Educational surveys have a habit of focusing on the more obvious failings of our state schools: the drop-out rate, truancy, the proportion of pupils who leave with no qualifications, the poor standards of numeracy and literacy that place our school-leavers at a disadvantage when compared with better-educated East Europeans. And it is right that so much attention is paid to the chances of those at the bottom. It is they who, most clearly and urgently, need help.
This does not mean, however, that everything is rosy, or even satisfactory, elsewhere. In a report with a self-explanatory title – “The most able students: are they doing as well as they should in our non-selective secondary schools?” – the education inspectorate, Ofsted, trained its lens on the other end of the school spectrum and answered its question with a loud “No”.
It found that in 40 per cent of state secondary schools, the brightest children, as identified by primary-school scores, were not reaching the standard they were capable of, and that two-thirds of those who did best in English and maths at primary school failed to achieve A* or A grades at GCSE. It spoke of thousands of bright children being “systematically failed”, and said that many of those who had excelled at primary school became “used” to performing at lower levels.
Regrettably, such findings chime with criticisms made periodically since they came to government by both the Prime Minister and by his Education Secretary, to the effect that many apparently good schools were “coasting”. No less regrettably, they also confirm the concerns of many parents with children at state and private schools that many state schools entrench low expectations and fail to “stretch” the brightest – a defect reinforced by an exam system that demands too little.
The laxness of the exam system is now being addressed – in the face of fierce hostility from the teaching establishment – though provision for those of a less academic bent will remain neglected. And if there is anything more depressing than the findings of this latest Ofsted report, it is the defensiveness, even denials, that at once poured forth from teachers and their leaders.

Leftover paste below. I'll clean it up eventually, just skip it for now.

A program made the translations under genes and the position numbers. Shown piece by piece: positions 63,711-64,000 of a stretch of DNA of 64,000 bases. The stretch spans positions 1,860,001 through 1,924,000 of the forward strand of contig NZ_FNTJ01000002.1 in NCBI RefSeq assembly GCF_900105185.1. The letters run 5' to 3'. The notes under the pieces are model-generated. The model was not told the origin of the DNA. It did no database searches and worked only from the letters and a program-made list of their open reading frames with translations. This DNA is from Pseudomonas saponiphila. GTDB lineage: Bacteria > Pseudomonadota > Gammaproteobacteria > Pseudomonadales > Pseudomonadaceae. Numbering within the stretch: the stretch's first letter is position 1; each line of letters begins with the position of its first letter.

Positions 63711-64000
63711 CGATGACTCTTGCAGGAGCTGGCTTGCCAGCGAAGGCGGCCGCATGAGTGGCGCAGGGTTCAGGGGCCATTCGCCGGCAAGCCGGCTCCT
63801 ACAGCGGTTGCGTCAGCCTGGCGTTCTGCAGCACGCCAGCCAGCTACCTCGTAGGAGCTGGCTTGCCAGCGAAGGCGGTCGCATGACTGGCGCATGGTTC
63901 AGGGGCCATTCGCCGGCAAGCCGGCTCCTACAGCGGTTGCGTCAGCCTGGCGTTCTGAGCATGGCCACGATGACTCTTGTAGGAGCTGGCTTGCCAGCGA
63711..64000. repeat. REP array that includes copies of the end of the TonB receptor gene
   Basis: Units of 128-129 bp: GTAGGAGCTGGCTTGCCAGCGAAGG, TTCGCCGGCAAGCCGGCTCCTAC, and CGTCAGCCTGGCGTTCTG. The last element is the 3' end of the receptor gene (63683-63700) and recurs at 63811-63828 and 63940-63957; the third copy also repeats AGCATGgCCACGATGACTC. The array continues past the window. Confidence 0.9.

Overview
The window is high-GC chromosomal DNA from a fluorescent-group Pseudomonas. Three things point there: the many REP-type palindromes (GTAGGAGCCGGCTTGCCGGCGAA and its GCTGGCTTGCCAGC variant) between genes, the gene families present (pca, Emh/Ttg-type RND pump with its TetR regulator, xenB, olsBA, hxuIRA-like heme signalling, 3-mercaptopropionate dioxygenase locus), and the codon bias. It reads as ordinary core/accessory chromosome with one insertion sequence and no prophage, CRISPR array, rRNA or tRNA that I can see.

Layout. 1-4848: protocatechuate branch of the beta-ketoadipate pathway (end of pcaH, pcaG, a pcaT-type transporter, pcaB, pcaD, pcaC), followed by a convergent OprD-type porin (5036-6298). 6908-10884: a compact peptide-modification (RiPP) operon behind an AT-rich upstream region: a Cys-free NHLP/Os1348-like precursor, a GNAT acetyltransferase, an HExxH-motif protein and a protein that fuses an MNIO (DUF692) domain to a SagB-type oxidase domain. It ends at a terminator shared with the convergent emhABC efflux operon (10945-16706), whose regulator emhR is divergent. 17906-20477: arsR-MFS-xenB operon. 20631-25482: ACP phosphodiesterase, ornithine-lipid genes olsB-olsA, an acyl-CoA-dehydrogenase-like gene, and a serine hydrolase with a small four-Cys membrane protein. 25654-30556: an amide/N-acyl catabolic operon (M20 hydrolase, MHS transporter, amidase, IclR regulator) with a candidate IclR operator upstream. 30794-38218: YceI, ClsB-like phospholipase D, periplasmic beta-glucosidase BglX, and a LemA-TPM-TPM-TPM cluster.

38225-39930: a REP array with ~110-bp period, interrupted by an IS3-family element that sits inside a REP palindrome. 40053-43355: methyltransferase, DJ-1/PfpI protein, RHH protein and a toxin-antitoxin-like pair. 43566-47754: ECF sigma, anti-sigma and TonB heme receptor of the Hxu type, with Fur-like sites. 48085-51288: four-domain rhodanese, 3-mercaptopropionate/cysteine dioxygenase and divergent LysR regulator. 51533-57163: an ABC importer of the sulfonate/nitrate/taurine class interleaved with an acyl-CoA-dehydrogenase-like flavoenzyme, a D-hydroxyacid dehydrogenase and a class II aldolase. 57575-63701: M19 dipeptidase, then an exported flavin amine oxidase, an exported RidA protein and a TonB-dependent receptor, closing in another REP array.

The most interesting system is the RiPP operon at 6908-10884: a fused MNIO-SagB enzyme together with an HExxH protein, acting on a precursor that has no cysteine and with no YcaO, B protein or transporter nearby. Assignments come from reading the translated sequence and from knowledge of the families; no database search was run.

They began by challenging the inspectors’ methods, complaining that Level 5 achievers at primary school formed too wide a band to be considered the brightest, or necessarily capable of an A at GCSE. They continued by insisting on the excellence of most schools (and, of course, most teachers) and they blamed league tables for distorting incentives. Of these excuses only the last, a reference to the pressure to lift pupils from a D grade to a C, holds water.
One proposal is that secondary schools should “set” or “stream” pupils by ability from the start. Another is for closer parental scrutiny of comparative performance, which will not necessarily improve relations with teachers. But an obvious solution – allowing schools to select by ability – remains taboo, even though such a system produced some of the greatest social mobility this country has known.
There is no need to reintroduce the dreaded 11-plus. Sats give primary schools a good grasp of their pupils’ ability. Nor need 11 be the age of selection. The rigidity of admission to grammar schools was one of their biggest downsides. Standards and facilities in schools catering to the less academic must be far better than they were then. But to reject academic selection on ideological grounds alone is to fail many of our most promising pupils just as surely as many of the most disadvantaged are also failed.